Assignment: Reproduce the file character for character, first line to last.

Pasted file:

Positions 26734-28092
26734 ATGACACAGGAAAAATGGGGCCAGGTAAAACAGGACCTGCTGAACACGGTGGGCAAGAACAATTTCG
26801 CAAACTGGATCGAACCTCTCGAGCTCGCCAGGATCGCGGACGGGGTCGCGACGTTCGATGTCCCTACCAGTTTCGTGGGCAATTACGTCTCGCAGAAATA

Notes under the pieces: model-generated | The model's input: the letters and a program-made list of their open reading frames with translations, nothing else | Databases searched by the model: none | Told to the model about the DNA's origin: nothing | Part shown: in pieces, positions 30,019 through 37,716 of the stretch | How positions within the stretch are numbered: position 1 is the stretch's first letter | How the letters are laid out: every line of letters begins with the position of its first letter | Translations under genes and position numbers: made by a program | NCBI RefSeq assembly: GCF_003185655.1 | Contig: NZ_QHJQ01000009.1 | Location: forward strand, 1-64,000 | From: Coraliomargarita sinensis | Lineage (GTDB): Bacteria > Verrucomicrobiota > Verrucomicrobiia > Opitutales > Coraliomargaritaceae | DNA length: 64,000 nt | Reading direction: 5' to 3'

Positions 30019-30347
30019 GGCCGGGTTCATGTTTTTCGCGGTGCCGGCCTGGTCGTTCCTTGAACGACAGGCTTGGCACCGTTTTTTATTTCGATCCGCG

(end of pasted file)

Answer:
Positions 26734-28092
26734 ATGACACAGGAAAAATGGGGCCAGGTAAAACAGGACCTGCTGAACACGGTGGGCAAGAACAATTTCG
26801 CAAACTGGATCGAACCTCTCGAGCTCGCCAGGATCGCGGACGGGGTCGCGACGTTCGATGTCCCTACCAGTTTCGTGGGCAATTACGTCTCGCAGAAATA

Notes under the pieces: model-generated | The model's input: the letters and a program-made list of their open reading frames with translations, nothing else | Databases searched by the model: none | Told to the model about the DNA's origin: nothing | Part shown: in pieces, positions 30,019 through 37,716 of the stretch | How positions within the stretch are numbered: position 1 is the stretch's first letter | How the letters are laid out: every line of letters begins with the position of its first letter | Translations under genes and position numbers: made by a program | NCBI RefSeq assembly: GCF_003185655.1 | Contig: NZ_QHJQ01000009.1 | Location: forward strand, 1-64,000 | From: Coraliomargarita sinensis | Lineage (GTDB): Bacteria > Verrucomicrobiota > Verrucomicrobiia > Opitutales > Coraliomargaritaceae | DNA length: 64,000 nt | Reading direction: 5' to 3'

Positions 30019-30347
30019 GGCCGGGTTCATGTTTTTCGCGGTGCCGGCCTGGTCGTTCCTTGAACGACAGGCTTGGCACCGTTTTTTATTTCGATCCGCG